Although it is native to Mexico, the nopal cactus is also known as prickly pear cactus or Opuntia. Cactus fruit are known as tunas in Spanish. The thick skin of the fruit is covered in tiny spines, and it develops on the rounded edges of cactus paddles. You may cut them open to reveal a delicate, juicy inside that is filled with several dark, rounded seeds.
What flavor does cactus fruit have?
The cactus pear, often referred to as the prickly pear, cactus fig, or tuna fruit, is one of the numerous strange fruit kinds that have started to appear in grocery stores across the nation in recent years. These peculiar-looking fruits are actually the prickly pear cactus’ yearly edible growth, which is typically found in the southern United States and Mexico.
Cactus pears have a sweet, rather bland flavor that is comparable to melon. The fruit is not technically a member of the pear family, despite its name. It was merely given that name because the prickly fruit looks and acts like a pear. Although the nopales, or pads, of the prickly pear cactus are edible as well, they are rarely found outside of their native location. Nopales are sour and crisp rather than sweet like the fruit.
Colors of cactus pears range from lime green to yellow, orange, and beet red. The hues are variations that occur naturally and do not signify maturity. Glochids, which are rough bumps that cover them, bear several small, prickly spines.
It’s crucial to first remove the spines from a cactus pear before eating it. Wearing heavy-duty gloves is advised when picking your own glochids. Roasting them off over an open flame, like a campfire, is one approach that has been used traditionally to get rid of them. Alternatively, you can just cut them off with a knife or brush them off with something abrasive.
The spines should already be gone if you purchase a cactus pear at the store, but you should still scrape off the rough outer skin. Cut off both of the cactus pear’s ends with a sharp knife and throw them away. After that, make a lengthy vertical cut that runs the entire length of the cactus pear. Holding onto a corner of the thick skin, carefully pull the skin back, away from the fruit’s flesh. If this proves to be too challenging, simply cut the skin away by slipping your knife underneath.
The fruit has numerous little, edible seeds, though many people opt not to consume them. If you don’t mind the seeds, cutting into a cactus pear and eating it fresh can be a delicious treat. The delicious juice can also be turned into jelly, sorbet, or a variety of other sweet delights. It goes well with drinks like lemonade and mojitos.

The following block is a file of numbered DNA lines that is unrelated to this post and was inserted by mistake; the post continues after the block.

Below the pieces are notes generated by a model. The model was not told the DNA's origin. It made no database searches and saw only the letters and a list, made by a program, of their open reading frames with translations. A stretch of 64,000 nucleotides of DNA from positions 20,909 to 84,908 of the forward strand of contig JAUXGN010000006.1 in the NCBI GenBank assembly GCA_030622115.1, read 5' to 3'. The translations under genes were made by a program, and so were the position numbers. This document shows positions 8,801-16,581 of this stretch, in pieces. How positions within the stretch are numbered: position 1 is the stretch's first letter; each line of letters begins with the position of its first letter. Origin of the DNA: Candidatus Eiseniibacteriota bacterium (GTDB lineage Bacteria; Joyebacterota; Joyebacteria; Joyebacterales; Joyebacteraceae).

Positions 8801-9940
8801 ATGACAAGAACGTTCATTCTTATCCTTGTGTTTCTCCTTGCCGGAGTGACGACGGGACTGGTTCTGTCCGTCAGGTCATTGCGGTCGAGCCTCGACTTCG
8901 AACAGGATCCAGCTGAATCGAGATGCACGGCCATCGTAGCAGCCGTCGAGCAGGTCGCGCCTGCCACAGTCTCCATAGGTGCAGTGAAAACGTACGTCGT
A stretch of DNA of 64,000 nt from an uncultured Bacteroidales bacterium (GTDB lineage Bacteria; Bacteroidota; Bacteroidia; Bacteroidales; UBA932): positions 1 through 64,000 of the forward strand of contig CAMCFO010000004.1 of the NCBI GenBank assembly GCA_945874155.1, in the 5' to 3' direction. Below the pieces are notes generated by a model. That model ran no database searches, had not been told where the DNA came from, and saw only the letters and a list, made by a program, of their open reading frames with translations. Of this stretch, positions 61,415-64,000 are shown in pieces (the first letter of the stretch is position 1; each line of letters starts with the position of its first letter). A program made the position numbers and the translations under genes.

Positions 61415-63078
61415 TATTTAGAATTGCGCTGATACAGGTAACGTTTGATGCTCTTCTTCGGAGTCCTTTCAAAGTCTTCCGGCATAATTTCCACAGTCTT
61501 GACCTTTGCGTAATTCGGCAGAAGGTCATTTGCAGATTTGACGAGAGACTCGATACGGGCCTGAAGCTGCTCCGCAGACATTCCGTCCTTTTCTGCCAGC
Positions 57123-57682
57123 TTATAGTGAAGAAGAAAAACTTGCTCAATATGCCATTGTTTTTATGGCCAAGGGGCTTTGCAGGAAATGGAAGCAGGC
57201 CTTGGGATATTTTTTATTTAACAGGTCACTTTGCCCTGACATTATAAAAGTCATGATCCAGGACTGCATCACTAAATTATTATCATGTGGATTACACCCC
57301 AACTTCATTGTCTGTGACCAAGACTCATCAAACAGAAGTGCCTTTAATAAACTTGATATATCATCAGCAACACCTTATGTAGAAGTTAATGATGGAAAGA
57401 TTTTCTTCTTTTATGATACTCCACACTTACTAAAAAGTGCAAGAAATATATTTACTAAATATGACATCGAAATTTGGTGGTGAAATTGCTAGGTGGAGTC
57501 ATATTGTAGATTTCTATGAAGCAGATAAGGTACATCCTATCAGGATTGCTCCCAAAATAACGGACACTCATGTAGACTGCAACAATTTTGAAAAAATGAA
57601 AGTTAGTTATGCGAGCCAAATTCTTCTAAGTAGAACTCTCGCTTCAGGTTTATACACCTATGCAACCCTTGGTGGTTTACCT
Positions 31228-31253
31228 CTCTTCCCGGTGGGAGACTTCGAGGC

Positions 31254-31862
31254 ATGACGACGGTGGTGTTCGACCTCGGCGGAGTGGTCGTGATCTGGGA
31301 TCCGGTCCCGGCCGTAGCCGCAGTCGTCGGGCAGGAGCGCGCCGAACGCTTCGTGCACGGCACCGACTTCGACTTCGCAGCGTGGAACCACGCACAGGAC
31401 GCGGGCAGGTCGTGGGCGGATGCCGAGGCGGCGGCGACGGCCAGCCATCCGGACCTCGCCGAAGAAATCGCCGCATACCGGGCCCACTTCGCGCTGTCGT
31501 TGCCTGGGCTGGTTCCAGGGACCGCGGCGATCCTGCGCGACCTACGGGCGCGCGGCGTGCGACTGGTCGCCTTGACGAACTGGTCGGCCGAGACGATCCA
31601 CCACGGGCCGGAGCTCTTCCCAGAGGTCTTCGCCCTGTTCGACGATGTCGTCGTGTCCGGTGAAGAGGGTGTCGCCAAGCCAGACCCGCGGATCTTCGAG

What is the purpose of cactus fruit?
Amino acids, fatty acids, and antioxidants like betalains, polyphenols, and flavonoids are all present in the fruit of the Opuntia cactus.
Although the nutrients in cactus fruits vary, they all contain a range of antioxidants that are known to shield cells. These antioxidants aid in lowering your body’s levels of triglycerides and bad cholesterol. Additionally, they can lower body fat percentages and minimize your chance of developing metabolic syndrome.
Because of its betalain and potassium levels, cactus fruit can aid in bettering digestion. While betalains are anti-inflammatory and aid in protecting your digestive tract, potassium improves food absorption.
Is it okay to eat cactus fruit?
Mexican food features a lot of cacti and their fruits. The broad, flat cactus pads, also known as “nopales,” are a common ingredient in many main dishes in Mexico, including salads, eggs, and other cuisines. The cactus fruit, sometimes known as “prickly pears,” is extremely delicious and can be consumed straight from the plant. They can be mildly sweet or syrupy sweet, depending on the degree of ripeness.
Cut off the prickly pear’s two ends:
Peel the skin back:
Peel off a small section of the prickly pear’s thick, fleshy skin. Throw away the skin. The prickly pears themselves will be all that is left.
If you prefer the seeds, feel free to simply chop the prickly pear up and eat it with the seeds and all. The flesh is covered in a ton of tiny delicious seeds.
Take the juice out:
The “husked” prickly pears should be added to a blender or food processor and pulsed until they are liquefied to extract the prickly pear juice.
Put the juice through a fine mesh strainer, then strain it into a bowl or pitcher. Throw away any leftover pulp and seeds.
Anyhow you like, use the juice. 6 to 12 prickly pears, depending on their size, can provide around 1 cup of juice. Just use equal portions of prickly pear juice and fresh lemonade when blending it in.
Do you have a favorite recipe for prickly pears? Please share the information with us in the comments.
In a 3-month clinical study, cactus (Opuntia ficus-indica) fiber was found to encourage weight loss. As demonstrated by in vitro studies, cactus fiber binds to dietary fat and its use results in reduced absorption, which in turn leads to reduced energy absorption and ultimately the reduction of body weight.